Optimally placing all elements of your card in the correct areas is also extremely important. Images and logos are normally placed in areas where they are highlighted: Upper right, upper left, opposite side etc. Text is usually placed where your image/logo isn’t. This allows each of them to be the focus of attention in their respective areas of placement.


For QR codes, they are normally placed near the lower corners of business cards. Despite being an image, it serves more as a source of information which is why you should normally group it with your contact information.

What about the back side

The back side of your business card is just as important as the front side.

A normal practice for most is to have their logos printed on the back side of their card, albeit larger. Some utilize a different (yet complimenting) color scheme for this side, such as a different background color. Others even use a completely different design for this side while still maintaining coherency in the overall design.

However, there are times when leaving the back side of your card blank is better. This holds true for designs that are very simple and don’t have that many elements, such as appointment cards. One of the best things to do in these cases is to just match the background color of your card’s front side.

4. Watch the Bleed, Cut Line, and Safety Line

An important part of business card design is knowing what the bleed, cut line, and safety lines are. Basically, imagine you want to place a background image on your card that goes all the way to the edge of the card. Now, since printers aren’t perfect, they may cut the card half a millimeter outside of the background image, exposing white card. This is a bad look.

So, this is why you extend the background image into the bleed zone, so even if the card is cut slightly away from the cut line, you wont be left with blank white space.

Bleed Cut Line Safety Line

5. Images and Logos

Every successful business sports an image or logo that they use to represent themselves, making them easily recognizable. Your image or logo is the centerpiece of your business card. All other elements will revolve around your image or logo in order to create a well balanced business card.

The centerpiece of your card

Images and logos should be distinct and recognizable. That is why special care is needed when placing them in your design. They need to be big enough to be noticed while also being placed in a location where it can be easily seen.

You also need to make sure to use the best resolution image to ensure that it comes out looking great once printed out. You don’t want a grainy and pixelated looking image on your business card – it screams amateur!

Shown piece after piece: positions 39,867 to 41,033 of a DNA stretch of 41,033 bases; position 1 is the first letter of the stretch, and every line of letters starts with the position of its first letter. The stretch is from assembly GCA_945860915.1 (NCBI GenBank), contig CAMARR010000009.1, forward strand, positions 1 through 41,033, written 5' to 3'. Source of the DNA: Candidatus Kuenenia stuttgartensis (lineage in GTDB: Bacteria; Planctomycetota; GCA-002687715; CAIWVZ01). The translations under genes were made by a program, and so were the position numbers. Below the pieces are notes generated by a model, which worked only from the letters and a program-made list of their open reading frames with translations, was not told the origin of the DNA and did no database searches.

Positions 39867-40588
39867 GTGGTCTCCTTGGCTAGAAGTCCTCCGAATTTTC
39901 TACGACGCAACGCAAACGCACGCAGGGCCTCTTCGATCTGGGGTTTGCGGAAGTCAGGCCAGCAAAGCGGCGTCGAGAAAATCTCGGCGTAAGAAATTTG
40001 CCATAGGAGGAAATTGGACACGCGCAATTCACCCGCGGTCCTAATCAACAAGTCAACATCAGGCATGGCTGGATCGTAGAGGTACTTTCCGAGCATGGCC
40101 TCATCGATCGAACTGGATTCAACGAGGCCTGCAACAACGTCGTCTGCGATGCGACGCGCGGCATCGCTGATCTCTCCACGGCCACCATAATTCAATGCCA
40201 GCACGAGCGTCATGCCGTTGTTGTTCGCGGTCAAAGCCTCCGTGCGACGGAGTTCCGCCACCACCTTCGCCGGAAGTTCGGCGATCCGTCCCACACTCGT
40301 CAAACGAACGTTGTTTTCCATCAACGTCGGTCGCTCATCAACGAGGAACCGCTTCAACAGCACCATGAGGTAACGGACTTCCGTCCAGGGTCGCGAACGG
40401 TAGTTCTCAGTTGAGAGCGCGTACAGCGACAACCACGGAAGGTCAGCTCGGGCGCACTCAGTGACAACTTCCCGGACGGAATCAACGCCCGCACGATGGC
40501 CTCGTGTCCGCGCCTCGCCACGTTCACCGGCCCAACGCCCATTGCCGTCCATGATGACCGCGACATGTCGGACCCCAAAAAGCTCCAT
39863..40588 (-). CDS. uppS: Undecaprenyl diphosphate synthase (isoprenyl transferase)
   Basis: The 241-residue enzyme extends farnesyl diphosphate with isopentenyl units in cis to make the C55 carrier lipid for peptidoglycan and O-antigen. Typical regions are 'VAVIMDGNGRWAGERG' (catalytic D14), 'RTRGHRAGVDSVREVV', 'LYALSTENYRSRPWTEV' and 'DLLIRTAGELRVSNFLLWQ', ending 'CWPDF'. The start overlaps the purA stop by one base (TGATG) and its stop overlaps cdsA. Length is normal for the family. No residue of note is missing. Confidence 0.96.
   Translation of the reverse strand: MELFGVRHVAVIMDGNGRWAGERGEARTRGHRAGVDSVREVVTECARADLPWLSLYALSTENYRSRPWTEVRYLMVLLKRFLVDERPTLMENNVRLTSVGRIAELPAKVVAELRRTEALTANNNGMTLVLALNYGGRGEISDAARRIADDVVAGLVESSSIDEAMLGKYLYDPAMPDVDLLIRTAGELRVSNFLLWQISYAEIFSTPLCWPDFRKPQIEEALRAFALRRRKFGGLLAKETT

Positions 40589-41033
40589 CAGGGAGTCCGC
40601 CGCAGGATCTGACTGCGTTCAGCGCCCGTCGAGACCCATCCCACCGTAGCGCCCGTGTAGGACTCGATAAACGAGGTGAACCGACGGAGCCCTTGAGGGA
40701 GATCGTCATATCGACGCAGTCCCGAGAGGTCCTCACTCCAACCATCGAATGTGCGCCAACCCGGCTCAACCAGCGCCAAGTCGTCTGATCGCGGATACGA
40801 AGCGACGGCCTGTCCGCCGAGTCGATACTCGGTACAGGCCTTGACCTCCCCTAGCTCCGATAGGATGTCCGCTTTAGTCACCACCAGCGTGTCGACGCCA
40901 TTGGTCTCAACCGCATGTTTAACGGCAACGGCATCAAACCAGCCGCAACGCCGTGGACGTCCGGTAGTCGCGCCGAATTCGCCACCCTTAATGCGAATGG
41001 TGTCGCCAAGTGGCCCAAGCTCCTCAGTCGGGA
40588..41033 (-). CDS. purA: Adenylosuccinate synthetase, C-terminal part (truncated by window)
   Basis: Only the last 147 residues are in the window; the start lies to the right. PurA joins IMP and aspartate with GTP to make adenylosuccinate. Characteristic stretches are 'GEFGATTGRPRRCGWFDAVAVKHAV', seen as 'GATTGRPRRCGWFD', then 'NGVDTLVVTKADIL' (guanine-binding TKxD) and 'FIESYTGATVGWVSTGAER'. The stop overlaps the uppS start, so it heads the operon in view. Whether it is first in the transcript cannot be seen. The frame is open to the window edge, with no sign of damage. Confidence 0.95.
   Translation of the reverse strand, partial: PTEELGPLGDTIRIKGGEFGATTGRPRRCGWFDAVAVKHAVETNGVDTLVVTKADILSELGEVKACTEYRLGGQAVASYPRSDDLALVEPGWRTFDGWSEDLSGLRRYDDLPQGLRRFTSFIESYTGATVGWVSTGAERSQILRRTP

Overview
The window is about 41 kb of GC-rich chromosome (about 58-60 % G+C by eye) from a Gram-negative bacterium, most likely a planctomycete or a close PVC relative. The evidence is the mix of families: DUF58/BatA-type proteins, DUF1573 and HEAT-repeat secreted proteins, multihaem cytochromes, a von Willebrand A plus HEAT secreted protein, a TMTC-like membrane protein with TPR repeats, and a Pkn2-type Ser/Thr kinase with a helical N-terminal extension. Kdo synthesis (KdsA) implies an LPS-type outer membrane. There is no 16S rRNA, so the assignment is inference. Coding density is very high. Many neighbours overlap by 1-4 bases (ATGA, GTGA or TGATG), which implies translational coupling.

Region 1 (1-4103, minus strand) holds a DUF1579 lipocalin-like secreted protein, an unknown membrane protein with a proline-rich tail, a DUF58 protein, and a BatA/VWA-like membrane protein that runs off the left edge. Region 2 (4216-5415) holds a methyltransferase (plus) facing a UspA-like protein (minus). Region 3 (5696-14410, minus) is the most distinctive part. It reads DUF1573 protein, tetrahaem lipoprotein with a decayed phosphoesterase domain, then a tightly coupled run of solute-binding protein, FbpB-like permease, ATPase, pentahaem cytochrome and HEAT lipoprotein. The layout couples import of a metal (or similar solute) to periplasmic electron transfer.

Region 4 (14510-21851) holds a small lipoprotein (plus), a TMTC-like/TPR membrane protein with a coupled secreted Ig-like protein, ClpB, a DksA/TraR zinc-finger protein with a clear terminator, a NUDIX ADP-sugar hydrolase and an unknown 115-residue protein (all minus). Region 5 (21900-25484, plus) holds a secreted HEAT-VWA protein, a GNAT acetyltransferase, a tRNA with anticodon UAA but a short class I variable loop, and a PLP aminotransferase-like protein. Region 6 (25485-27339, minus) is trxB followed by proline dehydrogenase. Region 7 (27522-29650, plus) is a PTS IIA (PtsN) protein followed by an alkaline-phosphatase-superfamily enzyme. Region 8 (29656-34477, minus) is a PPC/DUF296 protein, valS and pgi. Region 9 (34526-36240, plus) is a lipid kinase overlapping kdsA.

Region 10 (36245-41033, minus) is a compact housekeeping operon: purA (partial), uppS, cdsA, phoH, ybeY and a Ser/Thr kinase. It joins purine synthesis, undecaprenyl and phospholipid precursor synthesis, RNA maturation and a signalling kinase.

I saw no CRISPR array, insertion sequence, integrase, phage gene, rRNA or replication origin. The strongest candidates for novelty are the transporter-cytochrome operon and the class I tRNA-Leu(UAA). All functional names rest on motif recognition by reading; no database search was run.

This leads me to the next point…


Quality of your images

Using high-resolution images is always recommended. Make sure any image you use is at least 300 DPI (dots per inch). Of course, if you can go higher than that, even better. I’ve seen many business card designs, and the worst ones are often the ones where a low resolution image is used for the logo and it comes out looking like it’s from the 1930’s. Not cool.

6. Flaunt That Font

Fonts are the backbone of any business card since they are used to present all relevant information to your prospects. Something as simple as choosing the wrong font style and size could break your otherwise awesome business card design.

When looking at a business card, the font can set the mood (subconsciously) of the reader. For example, a lawyers business cards would normally use a serif font, as serif fonts are perceived to be more formal and corporate. Whereas, a psychologists business card may use a sans-serif font, which has the opposite effect.

The 3 things to remember

First, your font must be easy to read, which goes without saying. Your goal is to allow your prospects to easily read your information, not the other way around. Use a font color which contrasts the background color, making it easy to read.

Second, use appropriate font sizes. Avoid using excessively large or small fonts relative to your business card size. Font sizes should be enough to be readable without taking up unnecessary space on your layout.

Lastly, your font should match your brand and the product/service you offer. Need something formal and striking? Try Gotham Black. What about a touch of elegance and style? Century725 might be it. Why settle for just any font when the right one could be waiting out there? Experiment and see what fits the best.

You can get fonts from to get you started.

Consider the length of names / positions

Imagine you’ve created a new business card design for your business and printed it for all the staff to use. Next month, someone called “Vidjalakshmi Sureshkumarmatish” joins your team. You go to create her business card and you notice one problem…

The font size you chose when you designed your business cards means her name runs off the end of the business card because it’s too long.

Don’t ever put yourself in this conundrum. It means you have to either change the font size just for that one card, or put the surname on the next line, which could impact your design completely.

A bit of forward planning in this regard saves hours of headaches later.


7. What Color Are You